GAO-15-404SP: Agriculture: 1. EPA's and FDA's Laboratory Inspections

Agriculture > 1. EPA's and FDA's Laboratory Inspections

To avoid potential duplication of certain types of laboratory inspections and better leverage limited resources, the Environmental Protection Agency and the Food and Drug Administration should develop a formal process to collaborate and share information on planned inspections.

Why This Area Is Important

Pesticides that are used to destroy or control weeds and pests contribute to agricultural productivity by preventing crop damage and to improving public health by controlling disease-carrying pests. However, the use of pesticides may also have adverse effects on human health and the environment. The Federal Insecticide, Fungicide, and Rodenticide Act generally requires registration of pesticides, and under implementing regulations, the Environmental Protection Agency (EPA) reviews applications for pesticides. EPA also inspects the laboratories where these pesticides are first tested for safety. Laboratories must conduct studies in accordance with regulations called Good Laboratory Practices (GLP), which are intended to ensure the quality and integrity of data.

The Department of Health and Human Services’s Food and Drug Administration (FDA) also uses its own GLP regulations, promulgated under the Federal Food, Drug, and Cosmetic Act, to ensure the quality and integrity of the data for nonclinical laboratory studies of investigational drugs, medical devices, food additives, and other products through laboratory inspections and reviews of studies to ensure GLP compliance. GLP regulations were developed and promulgated in the late 1970s and early 1980s, in response to fraudulent laboratory activities and poor laboratory practices that occurred during that time.

According to EPA and FDA officials, the GLP standards of the two agencies are largely similar. Moreover, a senior EPA official and representatives from three laboratories that were inspected by both EPA and FDA stated that the inspections performed by the two agencies were comparable. In some cases, EPA and FDA also receive studies from the same laboratories.

EPA inspected about 4 to 6 percent of the eligible 1,400 laboratories each year from fiscal year 2009 to fiscal year 2013. EPA inspected an average of 67 laboratories for GLP compliance from fiscal year 2009 to fiscal year 2012.[1] EPA officials said that a limited number of inspectors and tight budgets have hindered their ability to perform more inspections. From fiscal year 2009 to fiscal year 2013, EPA reduced the budget for its GLP Compliance Monitoring Program—which conducts inspections for GLP compliance—from about $1.4 million to about $700,000 annually, and the number of full-time equivalent staff was reduced by 50 percent from eight to four inspectors.[2] EPA officials said that the reduction in the number of full-time equivalent staff was due to retirements, an inability to hire new inspectors because of budgetary constraints, and most importantly, according to these officials, the inability to find inspector candidates with the requisite skills. From fiscal year 2009 to fiscal year 2012 (the most recent year for which data are available), FDA inspected an average of 61 laboratories per year for GLP compliance.[3]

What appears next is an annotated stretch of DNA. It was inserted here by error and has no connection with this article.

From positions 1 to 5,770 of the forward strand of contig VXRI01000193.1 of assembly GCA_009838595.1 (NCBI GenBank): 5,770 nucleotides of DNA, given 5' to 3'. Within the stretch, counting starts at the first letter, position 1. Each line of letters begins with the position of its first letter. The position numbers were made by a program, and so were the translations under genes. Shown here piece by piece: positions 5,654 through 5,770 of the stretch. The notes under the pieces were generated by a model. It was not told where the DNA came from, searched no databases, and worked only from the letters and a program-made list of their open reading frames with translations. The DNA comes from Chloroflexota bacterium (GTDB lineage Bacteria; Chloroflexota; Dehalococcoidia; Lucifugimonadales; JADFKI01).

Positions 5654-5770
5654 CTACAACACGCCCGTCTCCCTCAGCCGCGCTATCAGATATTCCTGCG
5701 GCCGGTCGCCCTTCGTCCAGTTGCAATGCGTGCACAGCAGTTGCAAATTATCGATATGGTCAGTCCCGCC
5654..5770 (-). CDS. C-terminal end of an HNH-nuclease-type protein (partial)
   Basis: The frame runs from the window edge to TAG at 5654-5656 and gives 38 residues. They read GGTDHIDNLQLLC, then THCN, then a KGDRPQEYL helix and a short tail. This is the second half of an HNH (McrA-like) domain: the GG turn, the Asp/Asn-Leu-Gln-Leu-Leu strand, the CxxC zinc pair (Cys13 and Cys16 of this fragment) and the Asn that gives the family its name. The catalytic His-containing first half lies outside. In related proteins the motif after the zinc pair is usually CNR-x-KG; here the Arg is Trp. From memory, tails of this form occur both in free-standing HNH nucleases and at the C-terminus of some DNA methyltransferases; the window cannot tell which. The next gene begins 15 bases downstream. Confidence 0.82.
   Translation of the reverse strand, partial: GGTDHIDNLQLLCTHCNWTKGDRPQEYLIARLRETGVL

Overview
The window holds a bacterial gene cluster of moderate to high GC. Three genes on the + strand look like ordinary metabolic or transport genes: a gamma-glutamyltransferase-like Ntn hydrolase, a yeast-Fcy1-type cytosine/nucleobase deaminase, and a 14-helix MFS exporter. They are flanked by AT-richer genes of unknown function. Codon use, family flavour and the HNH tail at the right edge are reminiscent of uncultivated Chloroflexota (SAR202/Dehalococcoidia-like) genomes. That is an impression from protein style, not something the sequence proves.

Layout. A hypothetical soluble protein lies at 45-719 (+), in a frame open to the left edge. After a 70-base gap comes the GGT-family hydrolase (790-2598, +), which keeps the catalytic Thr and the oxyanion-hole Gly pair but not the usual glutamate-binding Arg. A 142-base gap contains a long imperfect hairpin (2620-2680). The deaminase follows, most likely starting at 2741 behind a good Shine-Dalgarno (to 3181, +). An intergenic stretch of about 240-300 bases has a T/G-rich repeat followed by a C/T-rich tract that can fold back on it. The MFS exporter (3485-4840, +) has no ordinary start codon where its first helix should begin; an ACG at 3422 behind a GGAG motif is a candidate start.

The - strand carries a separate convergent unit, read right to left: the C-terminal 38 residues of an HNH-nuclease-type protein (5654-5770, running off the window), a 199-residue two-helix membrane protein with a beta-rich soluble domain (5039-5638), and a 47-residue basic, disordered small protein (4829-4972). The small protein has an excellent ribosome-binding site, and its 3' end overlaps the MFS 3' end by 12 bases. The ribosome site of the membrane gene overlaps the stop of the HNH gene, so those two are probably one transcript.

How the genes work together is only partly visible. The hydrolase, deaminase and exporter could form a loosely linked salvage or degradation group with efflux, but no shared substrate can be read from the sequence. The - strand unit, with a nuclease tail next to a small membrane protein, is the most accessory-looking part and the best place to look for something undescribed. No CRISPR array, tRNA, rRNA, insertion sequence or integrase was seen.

[1]In comparing EPA and FDA data, GAO used the 2009 through 2012 time frame, since 2012 is the latest year for which both agencies have data.

[2]GAO used the EPA budget numbers from 2009 through 2013 to get a 5-year budget figure, since EPA had budget data through 2013. Because FDA does not budget by inspection type, but by overall program activity, GAO was not able to determine annual cost of FDA’s GLP inspections.

[3]GAO was unable to determine the percentage of eligible laboratories that FDA inspected because FDA could not provide GAO with the total number of laboratories eligible for inspection.

What GAO Found

GAO found in May 2014 that EPA and FDA do not regularly collaborate on GLP laboratory inspections and may be duplicating each other’s work by inspecting the same laboratories. In addition, GAO found that EPA and FDA do not regularly communicate about future inspections or share results from completed inspections. In 1984, EPA and FDA entered into an interagency agreement to collaborate on GLP inspections. Under the agreement, FDA’s responsibilities included conducting a certain number of on-site inspections of laboratories identified by EPA. FDA performed some inspections of laboratories identified by EPA until 2007, although the agreement was not renewed after 2004. EPA officials said they also formally met with FDA officials on a quarterly and annual basis to discuss upcoming inspections but that communication ended by 2007, when, according to EPA officials, FDA began selecting laboratories for inspection on an annual basis instead of on a quarterly basis as EPA does. Since these meetings ended, EPA officials said that they do not always know if a laboratory has been inspected by FDA until they arrive on site. 

As a result, GAO found that EPA and FDA may be duplicating each other’s work in some of their GLP inspections. For fiscal years 2005 to 2012, EPA and FDA conducted a total of 170 GLP inspections of the same 37 laboratories. In 38 of the 170 inspections, the agencies inspected the same laboratory during the same fiscal year.